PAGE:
Paint Your Own Holiday Hanging Ornaments: Introduction to Glass Painting | Windy Iris | Skillshare

Paint Your Own Holiday Hanging Ornaments: Introduction to Glass Painting

Windy Iris, Designer and Crafter

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7 Lessons (21m)
    • 1. Welcome

      1:30
    • 2. Supplies

      4:30
    • 3. Sketching a Design

      2:09
    • 4. Prep

      2:00
    • 5. Outline

      3:42
    • 6. Painting

      5:43
    • 7. Final Thoughts

      1:48

About This Class

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Learn how to paint your own holiday ornaments and use glass paints and a raised outliner to create beautiful designs. Glass paints are a translucent medium, the light can travel through the colours and this gives whatever glass object you’re painting a lovely effect when the light catches and dances through the colours. Hanging ornaments are great decorations, for the holidays, they look lovely on the Christmas tree, hanging up by a window or on a wall. They’re also good for gift giving and are a fun project to paint. In the class today, we’ll be working with four glass paints and I’ll be walking through the entire process of painting a hanging ornament and introducing you to glass paints. I’ll discuss the supplies you’ll need, then the process of sketching out the design and I’ll look at preparing the ornament for painting. I’ll cover using the raised outliner to create the lines and then mixing and using the glass paints to add the colours. I’ll go through any tips and techniques along the way and also talk about how to fix mistakes. Your project for this class is to paint your own glass ornament (or any other object you wish) and post a picture of your project to the student gallery, there you can get feedback and ask any questions you may have. This class is suitable for beginners as well as more experienced creatives wanting to explore glass painting.

What You Will Learn

I’ll be walking you through every step of the process and you'll learn about: 

  • How to prepare the glass surface for painting
  • How to apply the raised outliner
  • How to apply the glass paints 
  • Tips for fixing mistakes and using the paints

You can take the techniques learnt in this class to paint all sorts of glass objects, give them as gifts and decorate your home. 

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Materials You Will Need

Here's a general list of supplies I’ll be using in this class, however please feel free to use whatever materials you have at home.

  • Glass ornament or any other glass object you wish to paint
  • Glass paints – I use the Pebeo Vitrea 160. The paints are water based and come in lots of colours. The glossy medium also useful if you are using the Pebeo paints, as well as the thinner.
  • Relief outliner – I use the Pebeo Vitrea 160
  • Rubbing alcohol
  • Small paint brushes
  • A plastic palette or four small containers to mix the paint
  • Kitchen towel
  • Sketchbook/paper and pencil
  • Masking tape, toothpick or pin and cotton buds are useful to have on hand as well

I hope you’ll join me for this class and create your own holiday ornaments. If you have any questions or comments then feel free to reach out and let me know, I’m here to help and make sure you share your project photos with the rest of the class and now let’s get started.

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Transcripts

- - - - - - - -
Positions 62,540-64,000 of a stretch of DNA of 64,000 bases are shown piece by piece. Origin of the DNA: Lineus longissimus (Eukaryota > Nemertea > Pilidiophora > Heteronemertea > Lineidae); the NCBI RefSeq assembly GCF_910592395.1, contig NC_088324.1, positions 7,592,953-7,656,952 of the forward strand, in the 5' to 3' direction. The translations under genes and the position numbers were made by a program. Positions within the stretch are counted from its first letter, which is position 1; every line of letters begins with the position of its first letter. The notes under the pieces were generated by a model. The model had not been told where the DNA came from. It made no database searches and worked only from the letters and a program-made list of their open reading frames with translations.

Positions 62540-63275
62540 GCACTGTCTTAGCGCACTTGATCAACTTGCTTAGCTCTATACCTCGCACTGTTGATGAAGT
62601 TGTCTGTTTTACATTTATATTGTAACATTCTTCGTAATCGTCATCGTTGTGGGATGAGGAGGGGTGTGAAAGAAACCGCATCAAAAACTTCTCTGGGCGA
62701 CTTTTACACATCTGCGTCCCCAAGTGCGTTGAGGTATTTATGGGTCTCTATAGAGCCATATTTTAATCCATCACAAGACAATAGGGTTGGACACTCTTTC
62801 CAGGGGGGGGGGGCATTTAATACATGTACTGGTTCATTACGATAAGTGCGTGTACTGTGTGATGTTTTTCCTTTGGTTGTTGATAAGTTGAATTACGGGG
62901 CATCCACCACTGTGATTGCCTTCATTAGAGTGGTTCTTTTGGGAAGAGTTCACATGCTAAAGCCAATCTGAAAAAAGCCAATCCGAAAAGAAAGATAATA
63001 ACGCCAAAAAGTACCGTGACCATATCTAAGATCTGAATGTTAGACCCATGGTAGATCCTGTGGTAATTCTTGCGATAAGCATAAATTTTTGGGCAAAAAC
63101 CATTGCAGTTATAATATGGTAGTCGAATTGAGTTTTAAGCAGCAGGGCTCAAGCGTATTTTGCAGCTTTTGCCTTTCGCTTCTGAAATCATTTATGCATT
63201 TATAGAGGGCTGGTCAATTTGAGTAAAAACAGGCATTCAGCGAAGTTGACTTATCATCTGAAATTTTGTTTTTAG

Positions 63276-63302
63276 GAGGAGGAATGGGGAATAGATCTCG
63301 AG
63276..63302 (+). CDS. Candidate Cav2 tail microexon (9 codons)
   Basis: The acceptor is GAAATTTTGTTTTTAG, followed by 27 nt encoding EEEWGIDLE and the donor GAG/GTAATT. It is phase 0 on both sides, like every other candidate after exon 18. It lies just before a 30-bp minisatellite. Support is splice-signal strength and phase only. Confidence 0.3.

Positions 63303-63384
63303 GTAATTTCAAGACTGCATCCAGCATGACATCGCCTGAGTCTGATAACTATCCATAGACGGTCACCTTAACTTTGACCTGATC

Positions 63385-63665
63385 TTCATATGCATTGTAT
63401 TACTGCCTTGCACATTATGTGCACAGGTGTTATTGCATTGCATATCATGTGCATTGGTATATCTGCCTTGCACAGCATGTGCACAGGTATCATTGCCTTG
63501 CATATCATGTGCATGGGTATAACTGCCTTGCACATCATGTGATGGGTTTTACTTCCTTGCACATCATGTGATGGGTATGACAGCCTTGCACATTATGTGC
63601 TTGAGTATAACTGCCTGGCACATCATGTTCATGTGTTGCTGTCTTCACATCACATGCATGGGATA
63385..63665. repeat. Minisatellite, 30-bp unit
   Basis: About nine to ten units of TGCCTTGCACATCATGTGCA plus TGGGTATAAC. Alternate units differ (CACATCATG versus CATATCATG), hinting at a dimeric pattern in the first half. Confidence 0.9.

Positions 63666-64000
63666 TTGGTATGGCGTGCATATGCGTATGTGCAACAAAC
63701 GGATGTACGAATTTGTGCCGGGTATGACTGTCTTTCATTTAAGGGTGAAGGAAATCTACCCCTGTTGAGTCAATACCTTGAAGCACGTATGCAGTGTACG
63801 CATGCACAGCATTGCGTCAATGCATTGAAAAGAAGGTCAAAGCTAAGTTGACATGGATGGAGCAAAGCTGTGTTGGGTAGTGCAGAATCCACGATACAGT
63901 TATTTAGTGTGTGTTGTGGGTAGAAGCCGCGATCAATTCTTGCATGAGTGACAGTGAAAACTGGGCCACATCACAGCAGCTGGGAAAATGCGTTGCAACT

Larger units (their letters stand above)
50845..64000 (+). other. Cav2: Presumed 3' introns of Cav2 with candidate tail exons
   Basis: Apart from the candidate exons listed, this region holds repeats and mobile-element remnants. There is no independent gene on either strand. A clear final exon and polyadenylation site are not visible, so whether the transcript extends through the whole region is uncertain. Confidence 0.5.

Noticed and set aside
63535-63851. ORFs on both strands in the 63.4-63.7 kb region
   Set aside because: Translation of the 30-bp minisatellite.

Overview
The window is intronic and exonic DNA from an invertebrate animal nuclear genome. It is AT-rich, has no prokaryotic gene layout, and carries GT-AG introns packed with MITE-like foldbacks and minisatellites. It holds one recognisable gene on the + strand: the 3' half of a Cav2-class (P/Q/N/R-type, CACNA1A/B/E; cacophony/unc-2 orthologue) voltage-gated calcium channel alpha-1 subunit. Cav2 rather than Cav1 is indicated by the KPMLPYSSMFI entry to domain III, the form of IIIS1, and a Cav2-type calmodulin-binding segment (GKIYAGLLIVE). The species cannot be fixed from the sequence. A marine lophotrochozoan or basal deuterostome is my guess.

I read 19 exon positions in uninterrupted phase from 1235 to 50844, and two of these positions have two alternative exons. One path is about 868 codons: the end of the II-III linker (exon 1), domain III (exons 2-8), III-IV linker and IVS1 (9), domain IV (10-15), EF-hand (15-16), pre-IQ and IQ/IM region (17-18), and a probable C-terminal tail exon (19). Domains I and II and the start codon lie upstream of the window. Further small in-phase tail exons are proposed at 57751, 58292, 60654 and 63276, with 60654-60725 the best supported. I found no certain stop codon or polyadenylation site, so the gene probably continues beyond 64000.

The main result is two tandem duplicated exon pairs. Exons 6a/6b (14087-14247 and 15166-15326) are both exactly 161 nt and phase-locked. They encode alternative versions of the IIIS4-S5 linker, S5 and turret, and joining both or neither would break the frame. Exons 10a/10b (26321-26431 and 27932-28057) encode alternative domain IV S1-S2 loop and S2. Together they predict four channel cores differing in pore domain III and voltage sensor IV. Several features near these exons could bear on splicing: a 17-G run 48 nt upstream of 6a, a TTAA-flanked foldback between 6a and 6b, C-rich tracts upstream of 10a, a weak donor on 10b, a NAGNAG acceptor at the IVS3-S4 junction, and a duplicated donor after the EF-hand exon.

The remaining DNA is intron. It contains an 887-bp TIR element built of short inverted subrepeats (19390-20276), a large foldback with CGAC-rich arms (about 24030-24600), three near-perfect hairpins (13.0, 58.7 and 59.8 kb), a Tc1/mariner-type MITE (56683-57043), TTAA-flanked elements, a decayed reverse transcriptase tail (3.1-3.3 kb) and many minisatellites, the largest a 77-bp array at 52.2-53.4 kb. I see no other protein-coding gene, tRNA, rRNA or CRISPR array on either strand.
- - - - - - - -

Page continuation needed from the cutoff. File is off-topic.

1. Welcome: hi, everyone. And welcome to the class Dale the paintings and glass ornaments and using transparent glass paint on a raised out liner to create beautiful designs. Glass paints a transparent medium so the light can travel through the colors, and this gives whatever glass object you're painting a lovely effect when the light catches the colors hanging ornaments of great decorations for the holidays. They look lovely on the Christmas tree, hanging up by a wall or window. They're also good for gift giving. Under a fun project to paint will be working with four glass paints today, and I'll be walking through the entire process of painting one of these ornaments and introducing you to glass paints. I'll discuss the supplies. Your need. Then the process of sketching out the design are. Look at preparing the ornament for painting on, then moving on to using the raised out liner to create lines and then mixing and using the glass paints toe out the colors. I'll go through any tips and techniques along the way on also talk about how to fix any mistake. Your project for this class is the pain, your own glass ornament or any other object you wish on post a picture of your project to the student gallery. There you can get feedback and ask any questions you may have. This glass is suitable for beginners as well as more experience to creatives wanting to explore glass painting. You can take the techniques taught in this class and apply them to many of your own projects. I hope youll enjoy coming along today and exploring glass painting. Now let's get started. 2. Supplies: the supplies to this class are fairly straightforward, and you can always substitute the brand of paint and use whatever you confined locally to you to start where if you're need a glass object pain, any glass object will work well for this class. I'm using a holiday ornament you can often find thes with holiday decorations, either online or in home decor stores. Sometimes you can only find glass ornaments that have sequins or ribbons inside them. If this is the case, you can simply pull out the top. Do this carefully as the wire can sometimes spring back onto your fingers. Once the top is out, you can remove the contents and set them aside for other projects. Sequence and ribbons are always useful for card making, for example, and then once you have an empty ornament, you can put the top back in again, and you have your clear glass ornament paint. You can also paint glass bottles, glass jars to your light holders. Plant is anything you'd like to decorate. As for the paints, I would always recommend it using glass paints as opposed to acrylics or any other type of paint. Just because glass paints are designed to give that lovely, transparent look. When you hold your glass, object to the light. It's beautiful to see the light coming through the paint and reflecting the colors to get that effect. It's best to use glass paints. The glass paints I use are the victory l 1 60 by PB Oh, these are water based and come and lots of different colors, and they're quite widely available as well. When buying paints, it's important to compare. Keep in mind that the paints are much darker in the bottles than they are painted. You'll need four colors for the project. Today you can pick any four colors you like. I personally like contrast in colors for the ornaments as they look lovely in the Christmas tree, when there are lots of different contrast in colors. So I'll be using sun, yellow, Bengal, pink, crimson and turquoise. You could use pinks, blues and purples or greens blue and brown. Or if you have a color themed holiday decorations, you could paint your ornaments to match what you have. Already, PDO also makes several auxiliaries to the glass paint range on. I'm going to be using the glossy medium today. You can use this to lighten the colors without making them more fluid. I find that the colors are a bit too dark for me straight out of the bottle, so I used the glossy, medium toe light in them. There is a white available in the paints range, but I find that mixing in the white tends to make the paint less transparent. So I prefer using the glossy medium for this, another auxiliary that is useful to have a look at. If you plan to doing a lot of glass, painting is the thinner. The PDO paints have a fairly thick consistency, and this is really good when you're painting an ornament or a glass jar or anything where gravity is going to pull the paint down. But if you were painting on something flat, you may find that your paint isn't spreading very well or isn't flowing as well as you'd like. And that's when you having the thinner might be useful, because you could mix it into your paints to make them more diluted. And they will also tone, lighting the colors a little bit as well. I'm not going to be using the thinner today, but it is something you could look into. If you plan to doing a lot of glass painting, I'm just going to be using four colors on the glossy medium. I lost to be using a relief out liner again by P. B. O. But several brands make these. This is a thick paint in a tube that has a fine nip, and you can draw the tube as you would a pen drawing with the outline. ER does take a bit of practice to achieve smooth lines, but the lines dry raised so you can get a stained glass window effect on your projects on the race lines. Act as a barrier, so when you're painting, they will prevent your your colors from mixing in together on the ornaments. If you don't like the look of the outline, er, you can always go ahead and use the paints of out it. You just need to make sure that one color is completely dry before painting another color next to it. PDO outline has come in several different colors, and I'll be using the poll today. We'll also need rubbing alcohol to clean the glass. Small detail, paintbrushes, kitchen towel water for washing your brushes, a toothpick, a pin and cotton buds. Also handy. To have on hand, you'll need four little containers to mix the paints in or a palette finally, a sketchbook or paper and pencil to draw out your design. The class also comes with a PdF list of supplies. If you'd like to have a print out, you can access this. Pdf on the Your Project Page. Now that all the supplies have been gathered, let's move on to sketching a designed paint. 3. Sketching a Design: we'll start by sketching out the design. This step is optional. If you'd prefer to dive straight in and paint completely free hand, then you can skip this lesson. But I always like to have a sketch to work from. I start by drawing out a couple of circles. One is going to represent the ornament as if you're looking from it. Top down on the other circles, going to represent the ornament from the side view. You control the circles FREEHAND or use a circular object as a template. The design I'm going to be doing today is basically a series of radiating shapes. I start in the center off the first circle and draw a smaller circle. This represents the metal top part of the ornament, and then I start drawing radiating shapes all the way around. A bit like flower petals are. Once I have one round of shapes, I start another and I keep going. Until I reached the edge of the circle. I light change the size on the form of the shape. Does that work my ray around the ornaments and I like to overlap them in different ways. This is a fairly simple process, and I keep most of my shapes around it. But you could make yours more angular or straight edged if you preferred. Once the first circle is filled in, I start by drawing a same design on the side view. These sketches help me to have an idea of what I'll be painting on. Drawing the design out once helps you to get a feel and to practice a bit before moving on to the glass. Once I'm happy with the design, I like to place in the colors as well, just to see how they look together. And this helps to make the painting process much smoother later on, as I won't have to keep stopping to think about where to place the colors, I will have mixed paints ready, so I don't and I don't want them to dry before I finished using them. So any preparation work I can do ahead of time helps to make the painting process much more relaxing. I like to alternate the colors in rounds are follow my design, place each color in a row and then swapped another. I tried to make sure the same colors are not touching anywhere on also that the colors are evenly spread. I don't want anyone color to stand out too much. Once I'm finished, it's now time to read or the design onto the glass. 4. Prep: When setting up for painting, the glass surface will need a little bit of prep. You'll want to wash the glass and then dry it and then take a little rubbing alcohol on the kitchen towel on Dwight, the surface of the ornament. You'll want to make sure the surface is as free off dirt and oils as possible. Even our fingers have natural oils on them, and you want to take as much of those off the surface is possible. Cleaning the surface like this will help the paint to stick properly. I like to keep the rubbing alcohol toe one side, as in painting, as I often touch the ornament as I'm holding it, Andi, I have have to re wipe an area that I've been holding before painting it. Another tip here is to take the metal top off the ornament before you start painting, as I mentioned previously before taking these things in and out, the wire can swing and bend a bit, so you want to be careful. Depending on the size of the ornament and your fingers, you may be able to place the ornament directly onto one of your fingers. This could make painting much easier, and it keeps your fingers from touching the glass surface. You'll see me holding the ornament on my fingers like this later on once and painting. You can also help the ornament by the little bit of the top as well. On that will keep your hands off the main body. It's also a good idea to have a rest for the ornament. These round ornaments don't stand up very well on their own, so I like to have this roll of masking tape handy because it holds the ornament upright very well, and that way I can have it standing upwards and leave it to dry. So it's a good idea to find something that you can rest your ornament on whilst you're painting or when you need to leave it to dry. Keeping the rubbing alcohol toe. One side is also useful for cleaning mistakes. If at any point you make a mistake with the paint, you can wipe it off with water if it's wet, but with rubbing alcohol, it will come off the glass, even if it's thoroughly dry. And that means that you can fix any mistakes and start over again 5. Outline: I'm going to start out by taking the cap off the outline a tube and piercing a small hole in the foil and then putting the cat back on again. I try not to make the whole too big as this helps to keep the lines smaller. Later on, when I'm drawing, I push a little on the tube to get the paint flowing and scribbled a little off onto the kitchen towel to test the flow. Sometimes their air bubbles, or if you haven't outlining, you haven't used in a while. There may be dried paint, so this is important just to test a little bit of the paint and scribble it off onto the paper towel. Then, holding the ornament firmly in one hand, I start drawing the design. I make the first round of shapes around the top opening of the ornament. You don't need to apply much pressure to the outline a tube, and you want to let the paint flow out as you guide the outline around the ornament. The exact amount of pressure is something you get a feel for whilst using the outline it, but you don't need to apply much pressure at all. I just keep going around the ornament, following my design as much as possible. But the sketch is just a guideline, and if you need to make adjustments and feel free to do so, is your drawing. I often have to adapt my designs a bit and add more rows. If if necessary, I try to take my time during this step and focus on getting the lines as smooth as possible . If you find your lines of shaky, you can try resting both your hands on the table to study everything. Last. Your painting going slowly also helps, but the outline er will be thicker in places and others I'm dragging. The outline are quite close to the service of the glass to make a fin line, and at times I'm resting. It's slightly on the glass surface. You can hold the outline a little bit higher and get a thicker race relief on Do you can experiment a little bit to see The difference is you can get, However, if you drag the nozzle off the tube directly flat on the glass surface, you'll end up with a very faint line, and it won't be raised enough to contain the paint later on on DSO. That's not what I'm going for today because I need the line to hold the paint, so I'm resting. The outline is slightly on a surface at an angle. As I draw, arresting the of the name of the outline is slightly on. The surface will help to keep your lines steady as well, but you just want to hold it, vote at an angle so that enough paint comes out so that you get a raised line as your drawing, so not directly flat on the surface but raised up a little bit. And this will create that race line, and the line will contain the paint and stop the colors from merging together later on. Once the first half is done, you can set the ornament down to dry before turning it upside down to paint the second half . Or you could carefully put the ornament onto your finger and continue. I always leave mine too dry as the outline A is really easy to smear the outline. It takes a while to dry, so you need to make sure that you're not smudging anything whilst you work around you can always wipe away any mistakes if you make them with a little bit of water in a cotton bud. But the outline I can get messy and I have had several times where I've just had to wash everything off and start all over again. However, I do try not to worry too much about getting the lines perfect. The outline is the most difficult part of the painting process, and it's easy to get into a mess, so I like to take my time. Once the design is finished, you'll want to set it aside and leave it to dry, preferably overnight. You really want to make sure the outline is 100% dry before you continue with the painting . If I'm creating a set of ornaments for gifts and such, I like to work in batches. So I'll paint all the outlines one day and then everything dry and then work on the painting in another session on. This is very time effective for batch working 6. Painting: so now to begin painting. This is the most relaxing part of the pro project. Once the outlining is done, the rest is simply color blocking. To start, I need to mix the glossy medium into some of my chosen colors to make them a little bit lighter. You want to avoid shaking the bottles of paint, as this can called cause bubbles. So I just tipped the bottles upside down. Hold it there for a moment, then flip it back up again on I'll do this a couple of times to make sure the paint is or mixed in sight. I place a little bit off the first color into my palate. I clean my brush, and then I dropped in some of the glossy medium to light in the paint. It's important to bear in mind whilst you're mixing the colors that they will look lighter on the glass and they do in the palate. If you've made it to light, you can always add more color to the mix, and if it's not light enough, you can add the glossy medium. And if you wanted to mix your own colors, you can mix the different paints together as well. I don't have a precise formula for the paint. I just keep mixing until I have the color that I want. And if you find that your paint is too thick, you can add the thinner. But keep in mind that the paint flows really well across the glass on the gravity will pull the paint down, so I really don't find the thinner necessary when painting bottles or jars or ornaments. But if you were painting something on a flat surface, then you may want to consider thinning your paints a little bit. If you have another glass object handy, you could easily use that to test out the paint colors before putting them on to your ornament on. You can always wipe them off your glass. Object afterwards with a little bit of rubbing alcohol so you don't have to worry about ruining anything. But I do like to have another glass object to hand on. Just test out my mixed colors just to make sure that they're not to light or they're not too dark. This is really useful to not only see the true colors of what you're mixing, but you can also check to see how fluid your painters once you've added some glossy medium to your paint and you're happy with the colors you can now start painting. I'm going to start with the first round and picking up some color with my paintbrush. Andi, I'm going to drop it along the top off the shapes. It's so useful to keep gravity in mind whilst you're painting and to start your brush stroke at the highest point of the shape so that the paint can naturally flow downwards. To fill in the rest of the section, I will move the paint around a little bit with the brush to help it spread out. You don't want to place too much paint in the sections, though, otherwise they will overrun the raised outline. I just tried to keep working round in that color. Now you can continue painting the rest off that one color in before you mix another color. This is where having a colored sketch to work from is useful. If you're working on a hot day, you may want to what one color at a time. Mix it and then fill in that one color as you won't want. Paint drying in your palate before you've used it. I've never had too much trouble with that, even in the middle of the summer, but I do like working one color at a time, so I keep going, paying attention to my sketch, filling in the rounds with the first color. Then I stopped to mix a certain color. I place a little bit off it in the palate. I add some glossy medium, and then I start painting in the rounds. You'll quickly get a feel off the ratio for the glossy medium and the paint as you keep mixing. I'm trying to apply the paint without too many brush strokes. In most cases, I'm dabbing the paint on. Instead of brushing, I like to work on one shape, dab on a little paints, then move on to the next shape and then come back to the first shape to see if it needs help spreading out anymore or to take some paint off. If I've put a little bit too much on once I removed my brush, I find that the paint spreads up pretty neatly on. It gets rid of any brushstrokes you I've made on its own one thing you may notice as you work at air bubbles, you can get rid of these by using a toothpick or a pin to pop the bubbles as you see them. I tried to get us many as I can, but they were usually a few that escape on. I don't worry too much about them. Sometimes they get rid of themselves as the paints moves out. But this is a hand painted ornament, after all, and I don't worry. After a couple of bubbles left to avoid getting too many bubbles, you don't want to shake the paintball. It'll and I also find it helpful to mix the colors with a toothpick instead of a paintbrush . This just helps to avoid getting too many bubbles into the paint before you add it to the ornament. I keep going round, filling in the different colors, doubling the paint at the highest points of the shapes and helping the paint to spread a little bit with the brush and then leaving it to even out. I tried to hold the ornament one way up whilst I'm painting. If I twisted it back and forth upside down the paint, maybe half dry in sections, and the changing gravity can cause it to run over itself. The paint will run down on its own. Andi, if I get darker patches of paint pulling, its better that they're all the same all the way around. That way it will look like I've done it on purpose and added some shading and you'll see on the ornament. There are several places where the paint has pulled in sections because it's running downwards. That's the nature of glass painting. The glass painting run down, and I dont worry if it happens. I actually quite like the effect, particularly if it happens all the way around in the same way, it does look like I've added a layer of shading to the coloring. Once all the colors have finished, I set the ornament aside to dry. It should be touched dry fairly quickly, but the paint does recommend 24 hours of drying time, so I usually leave it overnight, and that tends to work out really well. 7. Final Thoughts: one striking the ornaments of ready to use glass. Paints like these are normally feet set after painting, and this makes them a lot more durable. If you were painting an object that you wanted to wash or to use a lot, then you can follow the instructions on your paint bottles and heat. Set the paint. This normally means placing them in the other 4 40 five minutes or so. I've never heat set the glass ornaments just because they're not going to be handled a lot there for decoration only. I'm not going to Washington, but feel free to go ahead and heat. Set yours and do this extra step if you want. I've dusted and cleaned and been using some of these hand painted ornaments for years, and the paint is still perfect. But if you're worried about anything coming off, then heat setting them will make the paints permanent. Before heat setting, the paints can be removed with rubbing alcohol, so if there's a mistake you want to fix even after it's completely dry, you can go in river cotton barred and some rubbing alcohol on rub off the pain whilst painting. You can also use water to rub off the paint. And when it comes time to wash your paintbrushes, you also use water to wash them. Those are the hand painted glass ornaments with erased outline and painted with transparent glass paints. I hope you enjoyed today's class and had fun painting. The ornaments are very colorful, and the race outline gives them a bit of a stained glass effect. When the ornaments hung up. I've in the Christmas tree, on the wall or by a window. They look really lovely when the light catches and dances through the colors. They also make great gifts. And once you start glass painting, you'll find lots of ways to add color to the objects around you on there. Lots more painting techniques to explore, such as blending and layering the colors. Make sure you post a picture of your final project to the gallery. Thank you for taking this class. Andi. Have a creative day